ARLINGTON, Texas — The versions of the adage come in different forms depending on the manager at the time.

Eric Wedge liked to say, “Do you know how hard it is to win one game?”

Lloyd McClendon would growl: “Those guys over there drive Mercedes, too.”

And Scott Servais often reminds you, “These are the best players in the world.”

Really, it comes down to this: No game is a guaranteed victory in baseball regardless of your opponent.

Yes, the Mariners have the easiest remaining schedule in baseball based on opponent’s record and winning percentage. It’s an advantage to be sure.


But these past two days in Texas have shown that if they don’t play to the levels of execution that have carried them into a projected wild-card spot, that easy schedule will become very difficult.

The Mariners didn’t play poorly in Sunday’s 5-3 loss to the Rangers. But they simply didn’t hit enough or pitch well enough to beat a team they’ve dominated for most of the 2022 season.

“Not how we wanted this series to end up,” Servais said. “You’ve got to play good baseball, you’ve got to make all the plays defensively. We got a couple breaks from them today. You’ve got to make those plays in tight games. They beat us. They out-executed us, they out-hit us, certainly in today’s game and they out-pitched us.”

The back-to-back losses at Globe Life Field meant that the Mariners lost their first series to a team other than the Astros since mid-June. The last time the Rangers beat the Mariners in a series was just over a year ago (July 30-Aug. 1).

Seattle fell to 62-54 on the season and remained in the second wild-card spot behind the Blue Jays, who also lost, and a half-game ahead of the Rays.

“We’ll let this one go, and we need to start playing a little bit better offensively,” Servais said. “On the road, you have to hit. You’re not going to win games, 2-1 or 3-2 on the road. You’re gonna have to put up a few more runs and we will. We’ll get back to it.”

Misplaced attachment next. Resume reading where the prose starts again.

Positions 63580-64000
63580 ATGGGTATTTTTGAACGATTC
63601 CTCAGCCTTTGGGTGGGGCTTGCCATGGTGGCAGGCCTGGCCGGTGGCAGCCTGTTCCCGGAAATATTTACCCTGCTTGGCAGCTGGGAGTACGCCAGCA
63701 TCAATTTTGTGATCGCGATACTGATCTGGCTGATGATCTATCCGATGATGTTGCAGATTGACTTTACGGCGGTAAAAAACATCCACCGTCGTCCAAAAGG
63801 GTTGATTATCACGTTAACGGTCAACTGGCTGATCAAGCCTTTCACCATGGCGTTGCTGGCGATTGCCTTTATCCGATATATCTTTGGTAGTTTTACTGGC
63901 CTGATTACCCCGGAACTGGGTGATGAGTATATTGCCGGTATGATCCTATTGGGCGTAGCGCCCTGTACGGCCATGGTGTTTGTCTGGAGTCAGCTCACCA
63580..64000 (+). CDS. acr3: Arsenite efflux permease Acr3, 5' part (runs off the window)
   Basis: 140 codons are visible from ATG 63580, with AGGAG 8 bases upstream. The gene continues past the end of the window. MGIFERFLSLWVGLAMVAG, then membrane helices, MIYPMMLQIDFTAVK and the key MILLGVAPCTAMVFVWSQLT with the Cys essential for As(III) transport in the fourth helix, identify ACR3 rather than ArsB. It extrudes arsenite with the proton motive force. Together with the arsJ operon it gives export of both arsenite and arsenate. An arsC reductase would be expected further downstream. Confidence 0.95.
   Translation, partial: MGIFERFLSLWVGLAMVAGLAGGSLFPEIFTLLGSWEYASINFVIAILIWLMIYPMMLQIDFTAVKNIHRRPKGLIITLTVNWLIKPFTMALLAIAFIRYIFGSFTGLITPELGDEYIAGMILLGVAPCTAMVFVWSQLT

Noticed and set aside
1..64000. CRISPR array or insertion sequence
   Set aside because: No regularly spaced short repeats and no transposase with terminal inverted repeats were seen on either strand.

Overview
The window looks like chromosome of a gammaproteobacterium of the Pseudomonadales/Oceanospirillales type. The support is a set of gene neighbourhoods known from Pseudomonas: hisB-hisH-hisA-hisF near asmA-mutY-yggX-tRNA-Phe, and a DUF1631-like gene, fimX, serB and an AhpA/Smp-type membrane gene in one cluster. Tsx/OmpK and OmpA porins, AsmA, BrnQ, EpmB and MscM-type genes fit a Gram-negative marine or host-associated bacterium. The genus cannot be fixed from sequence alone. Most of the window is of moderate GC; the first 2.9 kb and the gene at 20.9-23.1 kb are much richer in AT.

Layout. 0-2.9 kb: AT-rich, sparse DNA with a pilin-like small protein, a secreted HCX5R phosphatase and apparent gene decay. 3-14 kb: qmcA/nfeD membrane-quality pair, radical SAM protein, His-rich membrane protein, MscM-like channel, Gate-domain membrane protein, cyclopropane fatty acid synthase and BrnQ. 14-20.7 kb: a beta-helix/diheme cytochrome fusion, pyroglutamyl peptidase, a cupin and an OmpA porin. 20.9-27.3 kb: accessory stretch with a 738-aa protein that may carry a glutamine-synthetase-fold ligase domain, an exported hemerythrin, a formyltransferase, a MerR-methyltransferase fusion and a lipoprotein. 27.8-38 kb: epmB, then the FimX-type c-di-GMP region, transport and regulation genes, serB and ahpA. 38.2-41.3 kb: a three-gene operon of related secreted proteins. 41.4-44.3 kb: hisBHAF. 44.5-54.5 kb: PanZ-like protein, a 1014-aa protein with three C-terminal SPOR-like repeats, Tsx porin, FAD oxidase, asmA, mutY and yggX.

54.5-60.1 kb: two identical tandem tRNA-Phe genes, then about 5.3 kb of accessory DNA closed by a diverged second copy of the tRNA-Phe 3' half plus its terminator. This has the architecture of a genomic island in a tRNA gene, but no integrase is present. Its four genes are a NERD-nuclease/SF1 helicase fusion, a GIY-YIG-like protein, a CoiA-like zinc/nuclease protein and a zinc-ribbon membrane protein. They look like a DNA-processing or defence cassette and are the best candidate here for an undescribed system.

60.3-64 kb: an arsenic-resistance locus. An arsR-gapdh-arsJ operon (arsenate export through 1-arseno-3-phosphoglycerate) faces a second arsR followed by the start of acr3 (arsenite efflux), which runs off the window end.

Mariners starter Logan Gilbert bounced back with a better outing, pitching six innings and allowing three runs on five hits with four walks and five strikeouts.

Obviously, he’s had more dominant outings this season and the walks are never ideal, but facing a team that wasn’t the Yankees or Astros, who he faced two times each in his last four starts, Gilbert gave the Mariners a “quality start.”

“It was nice to face somebody else,” he said of his outing. “It was kind of weird. I mean, obviously, it wasn’t my best. I was a little off and I was fighting out there, trying to keep us in it.”

Seattle gave him a 1-0 cushion in the first inning on Sam Haggerty’s RBI single to left field to score J.P. Crawford.

Gilbert kept the lead until the fourth inning. But a leadoff double to Nathaniel Lowe and a walk to Meibrys Viloria started his problems. A one-out single to Brad Miller loaded the bases for rookie Bubba Thompson, who ambushed a first-pitch slider for a two-run single. The Mariners tied the game at 2-2 in the fifth on Mitch Haniger’s RBI single.

But Gilbert gave the run right back with two outs in the bottom of the inning. With runners on second and third, he bounced an 0-2 slider about a foot in front of the plate that catcher Curt Casali couldn’t block. The wild pitch made it 3-2 Texas.


“I was going a little too far knowing where I wanted to miss,” he said. “And I missed way too far. The next pitch was perfect. It’s easier said than done, but I should’ve just done that the first time.”

The Mariners tied the game at 3-3 in the sixth as Dylan Moore worked a leadoff walk and then eventually scored on Julio Rodriguez’s ground ball to short.

A strong 1-2-3 sixth inning allowed Gilbert to exit with the game tied.

But the bullpen couldn’t keep the Rangers scoreless.

Matt Brash, who replaced Gilbert, gave up a two-out double to Seager to start the problems. With Garcia at the plate, Brash pulled a 98-mph fastball into the left-handers’ batter’s box that went for a wild pitch allowing Seager to advance to third and then later jog home on Garcia’s hard single to center to give the Rangers a 4-3 lead.

With no lefty in the bullpen, yet, Servais went to right-hander Erik Swanson to face left-swinging Lowe. Swanson’s splitfinger is an effective pitch against left-handed hitters. After Garcia stole second base to move into scoring position on the first pitch, Lowe took advantage of an 0-1 fastball in the middle of the plate, hitting a double into the left field corner to score Garcia to make it 5-3.

“We’ve got to regroup,” Servais said. “We’ll head over to Anaheim and get back on track offensively. Obviously, it was a struggle offensively. We got the pitch count up on Martin Perez. But between Martin and Josh Sborz, we struck out too much. We struck out 13 times today. It really stalls rallies and you can’t get much going. It’s disappointing. It’s not the end of the world.”

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